Boulter says she was not fazed by the pressure of playing the opening match in every tie in Bath and wants to do the same in London.
“I am somebody who likes to get the crowd going and show emotion. I live for the big moments,” she said. “Hopefully I can get a lot of support. It’s a good start for everybody and it worked well in Bath so hopefully we can keep the winning formula.”
‘Team can be strong role models’
With former men’s world number one Andy Murray’s retirement imminent, there will be a big gap to fill in British tennis.
And Keothavong believes there is an opportunity for her players to become strong role models like the three-time Grand Slam champion.
“The players we have on the Fed Cup team deserve the attention they get and more,” she said. “They are not Grand Slam champions yet, like Andy, but there is lots of potential.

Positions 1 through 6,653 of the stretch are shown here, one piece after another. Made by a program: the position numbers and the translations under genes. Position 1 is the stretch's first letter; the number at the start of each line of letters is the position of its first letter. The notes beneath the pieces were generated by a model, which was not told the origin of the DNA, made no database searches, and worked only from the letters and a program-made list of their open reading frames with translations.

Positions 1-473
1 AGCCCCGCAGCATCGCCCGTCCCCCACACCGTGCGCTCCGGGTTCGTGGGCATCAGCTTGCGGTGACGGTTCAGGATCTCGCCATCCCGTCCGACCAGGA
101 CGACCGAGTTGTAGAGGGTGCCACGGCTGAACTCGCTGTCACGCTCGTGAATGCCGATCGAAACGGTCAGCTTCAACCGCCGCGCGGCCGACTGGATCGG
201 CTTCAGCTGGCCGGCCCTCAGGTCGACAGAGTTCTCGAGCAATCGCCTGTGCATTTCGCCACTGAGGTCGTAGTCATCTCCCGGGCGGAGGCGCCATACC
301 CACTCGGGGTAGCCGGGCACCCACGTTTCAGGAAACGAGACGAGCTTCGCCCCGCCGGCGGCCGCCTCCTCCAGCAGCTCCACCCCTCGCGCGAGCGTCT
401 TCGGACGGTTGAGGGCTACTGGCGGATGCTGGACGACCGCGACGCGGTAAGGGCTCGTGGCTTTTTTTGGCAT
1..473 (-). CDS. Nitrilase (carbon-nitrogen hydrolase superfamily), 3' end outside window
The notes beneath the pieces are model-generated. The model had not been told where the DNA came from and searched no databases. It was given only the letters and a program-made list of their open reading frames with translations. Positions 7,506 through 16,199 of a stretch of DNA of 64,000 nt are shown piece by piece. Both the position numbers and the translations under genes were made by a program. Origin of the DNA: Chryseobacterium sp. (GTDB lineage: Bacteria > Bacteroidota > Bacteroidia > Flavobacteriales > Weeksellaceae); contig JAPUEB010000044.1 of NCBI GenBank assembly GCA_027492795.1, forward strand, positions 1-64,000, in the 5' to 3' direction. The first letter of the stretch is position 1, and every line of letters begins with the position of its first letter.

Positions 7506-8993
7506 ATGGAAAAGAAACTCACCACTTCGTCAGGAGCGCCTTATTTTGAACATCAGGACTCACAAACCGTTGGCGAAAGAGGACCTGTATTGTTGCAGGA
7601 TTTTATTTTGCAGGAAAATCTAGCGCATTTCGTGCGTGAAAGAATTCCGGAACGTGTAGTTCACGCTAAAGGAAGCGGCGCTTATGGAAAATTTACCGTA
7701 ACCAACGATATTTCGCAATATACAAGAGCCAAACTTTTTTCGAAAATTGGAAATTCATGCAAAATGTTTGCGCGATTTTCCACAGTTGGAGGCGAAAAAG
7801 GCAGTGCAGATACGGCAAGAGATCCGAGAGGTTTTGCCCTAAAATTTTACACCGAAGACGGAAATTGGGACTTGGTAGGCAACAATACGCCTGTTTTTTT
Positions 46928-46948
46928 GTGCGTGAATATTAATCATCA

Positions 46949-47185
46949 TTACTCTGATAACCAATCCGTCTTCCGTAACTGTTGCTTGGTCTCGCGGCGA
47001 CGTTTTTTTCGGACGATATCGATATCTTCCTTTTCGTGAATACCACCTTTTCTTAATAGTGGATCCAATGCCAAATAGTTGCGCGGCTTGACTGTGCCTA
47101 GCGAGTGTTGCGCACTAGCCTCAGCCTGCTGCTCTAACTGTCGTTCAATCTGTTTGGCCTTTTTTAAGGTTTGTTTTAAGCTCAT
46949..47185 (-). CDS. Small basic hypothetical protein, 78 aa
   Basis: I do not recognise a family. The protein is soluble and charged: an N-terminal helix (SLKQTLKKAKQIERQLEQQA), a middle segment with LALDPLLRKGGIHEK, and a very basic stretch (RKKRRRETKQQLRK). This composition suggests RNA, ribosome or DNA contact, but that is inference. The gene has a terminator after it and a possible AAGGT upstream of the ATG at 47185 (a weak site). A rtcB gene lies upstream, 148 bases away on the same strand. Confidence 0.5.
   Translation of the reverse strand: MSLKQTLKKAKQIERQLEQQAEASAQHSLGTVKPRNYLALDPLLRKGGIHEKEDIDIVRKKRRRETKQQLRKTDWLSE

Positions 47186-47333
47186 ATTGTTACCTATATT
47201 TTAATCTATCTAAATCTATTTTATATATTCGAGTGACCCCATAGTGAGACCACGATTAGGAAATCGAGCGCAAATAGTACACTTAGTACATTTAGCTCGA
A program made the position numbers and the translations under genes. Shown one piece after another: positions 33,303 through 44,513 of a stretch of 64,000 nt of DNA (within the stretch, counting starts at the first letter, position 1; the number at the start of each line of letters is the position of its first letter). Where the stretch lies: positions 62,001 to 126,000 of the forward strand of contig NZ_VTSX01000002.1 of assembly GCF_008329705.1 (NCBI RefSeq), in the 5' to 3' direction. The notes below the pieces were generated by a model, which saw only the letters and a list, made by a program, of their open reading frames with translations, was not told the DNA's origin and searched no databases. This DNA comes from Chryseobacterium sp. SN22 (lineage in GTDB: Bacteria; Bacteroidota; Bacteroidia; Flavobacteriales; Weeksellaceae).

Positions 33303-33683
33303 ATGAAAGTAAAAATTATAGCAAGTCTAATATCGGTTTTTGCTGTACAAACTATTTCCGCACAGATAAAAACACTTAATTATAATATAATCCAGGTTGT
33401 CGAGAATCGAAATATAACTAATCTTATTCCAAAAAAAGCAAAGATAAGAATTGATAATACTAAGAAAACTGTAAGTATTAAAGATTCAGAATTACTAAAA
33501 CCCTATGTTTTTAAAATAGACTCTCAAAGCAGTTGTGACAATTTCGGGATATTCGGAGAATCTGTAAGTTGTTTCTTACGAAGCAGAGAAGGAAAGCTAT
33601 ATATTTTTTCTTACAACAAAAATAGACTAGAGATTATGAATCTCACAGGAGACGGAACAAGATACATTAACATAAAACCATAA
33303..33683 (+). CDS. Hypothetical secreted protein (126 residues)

“There is the appetite for women’s tennis and it’s important we have strong role models in this country. Every member of the Fed Cup team can be a strong role model for any young tennis player aspiring to do what they are doing.”
She also hopes playing a tie in her native east London, which has never hosted a Fed Cup or Davis Cup tie, will open up the sport to a new audience.
Konta agreed, adding: “We are all really looking forward to the fact we are playing at home again. We have not had to travel across the world at this time of the year, which is a new experience for us.
“It really does help you in tough situations.”
How much do you know about GB’s opponents?